So we have to get moving on finishing the extension so we can use it. There is one major consideration in choosing the flooring: it has to work with underfloor heating which is how we're going to heat the extension. We know people who chose this way over radiators and are glad they did, so let's hope it's the right decision for us. (As a Canadian who is used to huge basement furnaces and floor vents, the rads bother me because they limit your options for placement of furniture and are a bit of a beast if you're trying to create a minimalist decor.)  There are actually very few types of flooring that are all-out bad ideas for underfloor heating, typically the kinds you're not likely to consider anyway, while the rest offer varying degrees of success. Ceramic, limestone and slate tiles are excellent thermal conductors, while vinyl flooring offers very good transfer of heat, and engineered wood is preferable to solid as heating is dependent on width and thickness, as some examples. 

Medium-plank-floor-white-kitchen-open-conceptThis multi-toned floor is probably as warm as you can get while staying on the lighter side of things. Photo source

So do I want a plank or tile? (The next groundbreaking innovation in home design concepts will be to somehow cast an image in your existing kitchen, like a hologram, so we don't have to rely on our wonderful yet wildly inaccurate imaginations.) I love the look of plank, and sometimes tile appeals depending, and I'm drawn toward continuous flooring which usually means poured resin or concrete. But that just feels bigger than me and my god, concrete in the UK? On the coast where it's damp most of the year? Anyway, I'm pretty sure that anything that needs to be poured will not do well with heating coils unless there's some way around drowning them. I think the clear winner is plank. 

As for colour, I'm pretty much decided on light. And then the question is will it have cold or warm undertones, such as what's known as Nordic or Arctic white which can cast a hint of blue, or a light oak with just a touch of brown. What I know I don't want is that chalky, painted, shabby chic look with no tonal variation; for solid colour I'd rather do tile and not cover up the natural gorgeousness of wood grain. And nothing overly lacquered. The extension is going to be cool, with a light, saturated grey on the walls and blinds in a 'Platinum' shade that is just so pure and clean, especially when compared to other greys I was shown which had beige or pink undertones and were not what I think of grey, more a taupe or mushroom which is really another colour altogether in my book. So a cool floor like a whitewash oak would seem the obvious choice, but is that too much coolness? Can you mix warm and cool? Of course! In fact in this case, because it's a space you live in, you need a balance to keep a room from becoming either too stark or too warm, the latter of which tends to not feel very modern. But of course there are other factors to consider, such as natural light - our extension is almost all windows which will warm it up significantly- as well as the colours of your furniture - we have a light grey modular sofa and white dining table - and how you accessorise the room which can be all it takes to set the balance.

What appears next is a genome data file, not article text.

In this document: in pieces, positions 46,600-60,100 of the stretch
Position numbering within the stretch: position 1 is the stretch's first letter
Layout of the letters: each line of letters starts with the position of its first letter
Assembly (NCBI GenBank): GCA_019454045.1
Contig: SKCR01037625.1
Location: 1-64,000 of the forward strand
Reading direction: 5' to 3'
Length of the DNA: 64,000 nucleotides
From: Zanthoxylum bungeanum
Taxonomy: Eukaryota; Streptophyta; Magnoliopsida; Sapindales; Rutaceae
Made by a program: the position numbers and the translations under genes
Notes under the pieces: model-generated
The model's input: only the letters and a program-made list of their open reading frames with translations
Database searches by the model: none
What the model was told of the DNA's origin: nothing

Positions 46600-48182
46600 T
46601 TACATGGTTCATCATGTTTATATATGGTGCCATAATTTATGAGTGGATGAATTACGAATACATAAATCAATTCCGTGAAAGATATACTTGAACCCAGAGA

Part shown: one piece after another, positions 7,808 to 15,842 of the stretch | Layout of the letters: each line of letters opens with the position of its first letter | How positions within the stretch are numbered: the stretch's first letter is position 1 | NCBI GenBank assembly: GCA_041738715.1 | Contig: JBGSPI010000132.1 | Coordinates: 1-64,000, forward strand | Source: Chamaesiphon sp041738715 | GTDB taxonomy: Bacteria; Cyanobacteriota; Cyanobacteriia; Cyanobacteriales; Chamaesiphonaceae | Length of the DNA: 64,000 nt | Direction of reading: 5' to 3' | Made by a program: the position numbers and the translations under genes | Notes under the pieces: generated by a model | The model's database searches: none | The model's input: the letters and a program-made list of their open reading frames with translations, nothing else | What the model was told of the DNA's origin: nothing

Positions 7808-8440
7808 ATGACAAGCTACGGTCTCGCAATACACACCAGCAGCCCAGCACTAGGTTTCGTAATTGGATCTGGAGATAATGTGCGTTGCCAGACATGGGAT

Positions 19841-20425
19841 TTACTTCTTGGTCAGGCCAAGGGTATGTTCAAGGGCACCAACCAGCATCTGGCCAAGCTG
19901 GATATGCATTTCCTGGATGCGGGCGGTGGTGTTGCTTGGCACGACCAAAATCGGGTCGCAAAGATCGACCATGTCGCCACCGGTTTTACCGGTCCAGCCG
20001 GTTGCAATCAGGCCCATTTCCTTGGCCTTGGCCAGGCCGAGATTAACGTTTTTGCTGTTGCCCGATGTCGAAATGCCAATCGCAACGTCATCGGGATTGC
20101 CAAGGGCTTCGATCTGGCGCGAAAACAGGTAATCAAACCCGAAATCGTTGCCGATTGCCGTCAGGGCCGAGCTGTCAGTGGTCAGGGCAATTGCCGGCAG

Included here are some images I found which show cool rooms - walls, fixtures, furnitures - with both cool and warm, light coloured floors. They all look so great I'm not sure it helps me decide one way or another! (Hence the title of this post being 'second look at floors', not 'final'. But at least I'm closer than I was last time.) 

Scandi_Style_ MacDonald Wright Architects 05-light-wide-plank-floorThe overall effect of these gorgeous, wide planks is more on the cool side, though they do offer just a hint of warmth that can be played up with medium wood chairs, as seen here. Photo source 

White-nordic-plank-floorThis Nordic floor sets a very cool tone in this mostly white room despite the warmth of the table and chairs. This look is more about contrast and playing up the clean whites. 



Cupcake Monday!

Interiors & Exteriors

Floral Friday

London Fashion Week

Fashion Illustrator Series

Artist Series

Paris & Cities

Painted Houses Project

Colour Colour 



  • Creative Commons License
Related Posts Plugin for WordPress, Blogger...